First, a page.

Another shot would have to be aimed directly at those who, I think, underestimated Bush's intransigence. Back in March of 2006, I had an exchange with someone who, I think it's fair to say, represented the views of a good number of people both here and around the country. The gist of the challenge to me was that the president to that point had never vetoed anything. Was he really going to start vetoing popular bills in the sixth year of his presidency, just as he became a lame duck? That, it was thought, was giving his brazenness too much respect.
Now, that's offered not to call that particular person to account. I only bring it up to the extent that it was necessary to illustrate the point with a direct example, and I'm sorry to have to put anyone in particular on the spot. It's surely something less than fair to do, on the front page in particular. And we should recognize that it was surely, at least at the time, a view not completely unfounded in reality, and he could hardly be blamed for taking it. But with the benefit of 16 months of hindsight, I think we may be starting to see the outlines of an answer taking shape, don't you think? That's the important thing.
And the reason it's important is that it also gives us a window into one of the other hot issues of the moment: how far will Bush go to stonewall Congressional oversight?
That's an issue in which, once again, most Congressional Democrats assume that the game will be played within the confines of the old rules, and that the president "wouldn't dare" instruct the U.S. Attorney for the District of Columbia not to prosecute anyone the Congress voted to hold in contempt for failure to comply with its subpoenas, for instance. Or that he "wouldn't dare" pardon (for all intents and purposes) Scooter Libby so far in advance of the end of his term. Or that he "wouldn't dare" to simply "defy" an Act of Congress.
I think that makes it a fair question for those of us who are concerned to ask whether there's a "Plan B" -- not for Iraq, but for Congress, in the event that Bush should "dare" to do any of these things the old rules of politics made us so sure he wouldn't.
And if you don't want to talk about it in terms of the contentious questions concerning oversight and/or impeachment, what other crisis can we see looming here? Looking at the list above, we can see that Bush has threatened to veto the Homeland Security, State-Foreign Operations, Financial Services, and Interior-Environment appropriations bills. That's one third of the year's 12 regular appropriations bills, and two-thirds of the appropriations bills that have managed to pass the House so far (5 out of 7 if you include the first Iraq supplemental).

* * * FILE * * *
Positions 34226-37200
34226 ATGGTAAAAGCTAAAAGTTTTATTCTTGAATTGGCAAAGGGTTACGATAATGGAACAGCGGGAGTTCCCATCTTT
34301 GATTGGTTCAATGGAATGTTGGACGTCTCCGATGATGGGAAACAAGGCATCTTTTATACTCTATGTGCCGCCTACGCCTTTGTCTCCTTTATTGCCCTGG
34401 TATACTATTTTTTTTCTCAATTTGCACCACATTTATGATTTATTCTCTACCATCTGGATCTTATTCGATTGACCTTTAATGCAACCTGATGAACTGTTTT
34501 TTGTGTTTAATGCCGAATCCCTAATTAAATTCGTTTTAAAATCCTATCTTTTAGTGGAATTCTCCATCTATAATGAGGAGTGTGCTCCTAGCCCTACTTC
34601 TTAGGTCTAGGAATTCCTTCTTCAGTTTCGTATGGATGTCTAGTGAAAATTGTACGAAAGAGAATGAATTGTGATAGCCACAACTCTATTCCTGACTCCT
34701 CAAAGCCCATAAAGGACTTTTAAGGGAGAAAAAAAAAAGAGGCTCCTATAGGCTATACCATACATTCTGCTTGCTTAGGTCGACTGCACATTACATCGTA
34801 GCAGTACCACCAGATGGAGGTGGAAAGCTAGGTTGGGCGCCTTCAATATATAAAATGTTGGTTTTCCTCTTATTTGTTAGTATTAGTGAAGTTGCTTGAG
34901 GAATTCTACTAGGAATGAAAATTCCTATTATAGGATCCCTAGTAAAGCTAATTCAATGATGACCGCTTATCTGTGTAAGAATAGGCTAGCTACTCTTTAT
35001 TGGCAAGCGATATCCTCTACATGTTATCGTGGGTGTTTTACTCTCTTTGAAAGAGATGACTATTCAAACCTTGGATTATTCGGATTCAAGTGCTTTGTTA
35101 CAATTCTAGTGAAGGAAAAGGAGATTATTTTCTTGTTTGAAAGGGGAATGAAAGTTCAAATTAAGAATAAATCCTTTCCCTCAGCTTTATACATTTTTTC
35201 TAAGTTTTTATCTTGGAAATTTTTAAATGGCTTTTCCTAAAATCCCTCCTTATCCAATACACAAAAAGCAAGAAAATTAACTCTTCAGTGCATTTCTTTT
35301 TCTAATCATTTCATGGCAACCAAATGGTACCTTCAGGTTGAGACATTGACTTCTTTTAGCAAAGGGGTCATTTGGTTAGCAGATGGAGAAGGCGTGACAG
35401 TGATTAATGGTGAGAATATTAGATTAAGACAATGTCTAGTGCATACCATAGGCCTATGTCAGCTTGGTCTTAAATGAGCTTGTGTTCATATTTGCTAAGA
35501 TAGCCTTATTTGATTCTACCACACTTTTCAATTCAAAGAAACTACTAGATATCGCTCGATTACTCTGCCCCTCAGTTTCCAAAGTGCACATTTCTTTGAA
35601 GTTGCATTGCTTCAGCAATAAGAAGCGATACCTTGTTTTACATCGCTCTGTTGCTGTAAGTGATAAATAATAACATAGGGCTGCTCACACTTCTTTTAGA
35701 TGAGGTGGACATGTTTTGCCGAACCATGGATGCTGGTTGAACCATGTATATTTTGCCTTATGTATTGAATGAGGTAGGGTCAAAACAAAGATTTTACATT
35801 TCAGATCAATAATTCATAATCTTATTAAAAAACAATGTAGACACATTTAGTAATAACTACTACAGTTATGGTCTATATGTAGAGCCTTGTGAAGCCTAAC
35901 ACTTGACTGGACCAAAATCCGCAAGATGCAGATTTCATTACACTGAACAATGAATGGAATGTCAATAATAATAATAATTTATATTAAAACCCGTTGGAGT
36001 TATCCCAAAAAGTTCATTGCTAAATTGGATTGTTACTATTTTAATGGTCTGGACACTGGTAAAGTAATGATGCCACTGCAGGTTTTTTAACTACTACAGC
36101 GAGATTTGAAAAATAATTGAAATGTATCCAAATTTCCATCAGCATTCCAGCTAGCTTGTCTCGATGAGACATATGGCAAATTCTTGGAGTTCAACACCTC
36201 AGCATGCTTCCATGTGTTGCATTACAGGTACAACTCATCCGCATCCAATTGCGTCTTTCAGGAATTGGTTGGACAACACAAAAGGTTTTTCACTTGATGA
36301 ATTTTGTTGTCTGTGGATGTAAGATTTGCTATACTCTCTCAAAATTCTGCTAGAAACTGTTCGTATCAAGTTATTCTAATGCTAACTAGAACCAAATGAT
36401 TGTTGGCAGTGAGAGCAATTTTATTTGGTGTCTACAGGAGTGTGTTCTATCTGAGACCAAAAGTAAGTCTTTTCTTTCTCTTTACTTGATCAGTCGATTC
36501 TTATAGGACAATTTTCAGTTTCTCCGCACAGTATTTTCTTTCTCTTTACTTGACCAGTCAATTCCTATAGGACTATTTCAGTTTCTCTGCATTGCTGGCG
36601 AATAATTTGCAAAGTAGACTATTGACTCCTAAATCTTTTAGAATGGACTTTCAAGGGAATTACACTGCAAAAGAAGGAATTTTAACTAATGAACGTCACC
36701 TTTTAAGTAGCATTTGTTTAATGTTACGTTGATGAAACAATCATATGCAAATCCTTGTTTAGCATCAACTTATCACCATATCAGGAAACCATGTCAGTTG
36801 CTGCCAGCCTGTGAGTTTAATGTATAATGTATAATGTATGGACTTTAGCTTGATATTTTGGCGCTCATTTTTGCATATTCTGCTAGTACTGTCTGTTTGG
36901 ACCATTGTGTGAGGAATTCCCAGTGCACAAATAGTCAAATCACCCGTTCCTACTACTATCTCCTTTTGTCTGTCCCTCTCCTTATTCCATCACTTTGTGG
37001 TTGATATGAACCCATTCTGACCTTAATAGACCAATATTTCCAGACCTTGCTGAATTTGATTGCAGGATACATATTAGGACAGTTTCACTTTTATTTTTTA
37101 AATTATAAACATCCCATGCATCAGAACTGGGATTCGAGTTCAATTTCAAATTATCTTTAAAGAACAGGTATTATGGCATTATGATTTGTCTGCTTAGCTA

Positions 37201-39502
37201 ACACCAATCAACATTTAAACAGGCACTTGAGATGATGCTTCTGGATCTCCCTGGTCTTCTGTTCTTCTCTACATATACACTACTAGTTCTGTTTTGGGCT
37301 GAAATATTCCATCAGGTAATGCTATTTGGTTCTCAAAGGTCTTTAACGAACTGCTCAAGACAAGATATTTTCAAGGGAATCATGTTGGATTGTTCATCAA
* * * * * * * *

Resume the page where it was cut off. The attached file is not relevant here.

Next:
Now, consider what happened with that Iraq supplemental. Anyone observing closely could see that the Congress provided the funding, and Bush rejected it. And yet, Bush successfully convinced even many Congressional Democrats that they would be blamed for not "funding the troops in the field." With Bush already threatening to veto half of the FY08 appropriations bills, who do you think will be blamed for that other thing Americans supposedly hate more than anything, the government shutdown?
So, what's the "Plan B," folks? What are we doing differently to avoid taking the blame for these vetoes? What are we doing differently to avoid having to bend to Bush's increasingly ridiculous demands in exchange for his signature?
UPDATE: Note, too, that if Bush vetoes half the appropriations bills, that creates a rather serious raft of busy work for Congress right about... oh, I'd say, September or so.
Gee, I hope nothing important is coming up in September that should have more of our attention than this.
UPDATE II: The count goes to 19 -- with the FY08 Energy and Water Appropriations bill under veto threat, too. That's five of twelve regular appropriations bills facing vetoes.
UPDATE III: Twenty. Add Labor-HHS-Education appropriations. Fully half of the regular appropriations agenda.
Comments are closed on this story.